“Something had to be done and when the Browns didn’t draft Trubisky, who was raised in the Cleveland suburb of Mentor, with the No. 1 pick, Pace paid big-time to acquire the No. 2 pick from the 49ers. The Bears forked over the No. 3 pick, their third-round pick (No. 67 overall), fourth-round pick (No. 111) and a third-rounder in 2018. The exchange was a steep price, equivalent to a second-round pick according to a source with another team, but when you’re seeking a franchise quarterback, you have to be bold and the Bears have spent far too much time being meek.”
Rick Morrissey at the Chicago Sun-Times, usually ready to fire at the Bears at the drop of the hat, was fine with this (albeit with a parting shot):
“A tip of the cap to general manager Ryan Pace for having the courage to make a choice that is very much a roll of the dice. I have no idea whether Trubisky will be a good NFL quarterback. But I like the idea of the Bears throwing caution to the wind and going for it. They haven’t had an excellent quarterback since Jim McMahon, and I think it has slowly dawned on them that they can’t win a Super Bowl without one. And when I say slowly, I mean slooooooooowly.”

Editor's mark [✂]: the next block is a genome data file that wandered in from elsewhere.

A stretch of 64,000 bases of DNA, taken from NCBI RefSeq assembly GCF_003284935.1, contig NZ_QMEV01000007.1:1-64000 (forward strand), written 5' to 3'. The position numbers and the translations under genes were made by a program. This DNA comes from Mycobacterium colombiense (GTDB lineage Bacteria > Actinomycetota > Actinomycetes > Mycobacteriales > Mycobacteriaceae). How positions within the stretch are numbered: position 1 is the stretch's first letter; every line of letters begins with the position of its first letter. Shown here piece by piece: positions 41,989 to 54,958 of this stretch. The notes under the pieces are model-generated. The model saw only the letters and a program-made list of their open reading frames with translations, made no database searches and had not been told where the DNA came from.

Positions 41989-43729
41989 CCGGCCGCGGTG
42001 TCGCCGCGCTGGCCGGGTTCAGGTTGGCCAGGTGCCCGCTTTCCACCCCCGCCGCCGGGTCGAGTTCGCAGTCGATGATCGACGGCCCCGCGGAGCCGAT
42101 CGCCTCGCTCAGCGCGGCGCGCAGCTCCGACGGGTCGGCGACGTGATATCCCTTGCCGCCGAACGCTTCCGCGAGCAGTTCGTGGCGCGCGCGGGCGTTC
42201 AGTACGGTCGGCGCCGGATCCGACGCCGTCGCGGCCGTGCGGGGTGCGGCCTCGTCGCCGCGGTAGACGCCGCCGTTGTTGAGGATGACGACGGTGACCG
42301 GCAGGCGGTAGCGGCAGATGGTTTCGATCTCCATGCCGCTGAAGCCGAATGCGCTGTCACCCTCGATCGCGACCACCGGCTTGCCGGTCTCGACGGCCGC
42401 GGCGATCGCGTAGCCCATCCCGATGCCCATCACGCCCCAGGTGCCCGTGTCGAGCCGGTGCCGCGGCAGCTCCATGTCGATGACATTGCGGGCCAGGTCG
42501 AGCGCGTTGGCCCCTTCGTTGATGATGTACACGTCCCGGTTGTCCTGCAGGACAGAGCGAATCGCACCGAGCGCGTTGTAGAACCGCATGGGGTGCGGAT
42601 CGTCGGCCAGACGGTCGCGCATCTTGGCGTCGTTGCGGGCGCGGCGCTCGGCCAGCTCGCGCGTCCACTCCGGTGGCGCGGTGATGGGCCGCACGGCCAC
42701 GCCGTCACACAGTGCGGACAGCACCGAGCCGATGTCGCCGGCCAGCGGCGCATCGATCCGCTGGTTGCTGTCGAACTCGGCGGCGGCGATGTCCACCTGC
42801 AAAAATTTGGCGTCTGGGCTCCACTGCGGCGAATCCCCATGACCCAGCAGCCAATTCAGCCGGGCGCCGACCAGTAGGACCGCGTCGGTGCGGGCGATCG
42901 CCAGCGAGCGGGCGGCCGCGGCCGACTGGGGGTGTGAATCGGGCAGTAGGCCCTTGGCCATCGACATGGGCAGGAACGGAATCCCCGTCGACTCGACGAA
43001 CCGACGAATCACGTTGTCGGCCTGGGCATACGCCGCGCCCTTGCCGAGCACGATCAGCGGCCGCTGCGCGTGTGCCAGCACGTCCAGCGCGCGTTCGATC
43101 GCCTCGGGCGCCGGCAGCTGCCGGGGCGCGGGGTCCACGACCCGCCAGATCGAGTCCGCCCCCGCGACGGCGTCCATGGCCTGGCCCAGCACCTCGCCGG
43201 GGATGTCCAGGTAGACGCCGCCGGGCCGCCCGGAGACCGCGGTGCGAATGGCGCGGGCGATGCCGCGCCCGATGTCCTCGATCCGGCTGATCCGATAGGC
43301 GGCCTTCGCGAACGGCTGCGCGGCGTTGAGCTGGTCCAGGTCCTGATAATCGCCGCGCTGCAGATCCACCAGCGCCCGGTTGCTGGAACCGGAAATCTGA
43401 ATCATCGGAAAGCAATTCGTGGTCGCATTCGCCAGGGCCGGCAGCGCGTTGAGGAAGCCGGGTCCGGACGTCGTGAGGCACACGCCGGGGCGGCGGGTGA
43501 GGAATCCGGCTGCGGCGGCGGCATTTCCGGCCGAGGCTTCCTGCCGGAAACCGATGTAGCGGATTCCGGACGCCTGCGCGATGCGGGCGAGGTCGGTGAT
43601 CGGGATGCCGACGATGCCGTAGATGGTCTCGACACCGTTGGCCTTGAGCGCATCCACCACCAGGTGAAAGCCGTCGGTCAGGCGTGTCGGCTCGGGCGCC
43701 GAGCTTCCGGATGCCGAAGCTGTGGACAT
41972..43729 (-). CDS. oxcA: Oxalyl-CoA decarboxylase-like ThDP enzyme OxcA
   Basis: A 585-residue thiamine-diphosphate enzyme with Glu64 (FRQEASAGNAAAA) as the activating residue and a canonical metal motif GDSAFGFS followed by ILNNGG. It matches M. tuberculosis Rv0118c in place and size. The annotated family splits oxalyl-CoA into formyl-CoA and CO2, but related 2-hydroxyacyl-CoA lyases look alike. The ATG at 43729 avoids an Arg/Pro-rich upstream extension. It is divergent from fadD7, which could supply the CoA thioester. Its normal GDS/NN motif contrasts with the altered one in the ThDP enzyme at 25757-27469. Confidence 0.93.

Even David Haugh at the Tribune, who I rarely completely agree with, nailed this one perfectly in my mind:
“It’s about time.
“The Bears could have stayed in the third spot and taken a defensive player to suit coach John Fox, or maybe even Trubisky if he was still on the board. They could have gone by the book like NFL executives typically do and the way Pace fooled everyone into believing he would.
“But going all-in to draft a Trubisky for all the Grabowskis in Chicago, Pace opted for bold over blase.”
People who actually follow the Bears are bound to have a different perspective on this once they settle down and ponder it this morning. It’s really easy if you are covering or following a NFL team that has a good quarterback to trash this pick. But try doing that if you are following a team that hasn’t had a quarterback in 30 years (or more) and who hasn’t even tried to draft anyone to solve the problem in 13 years.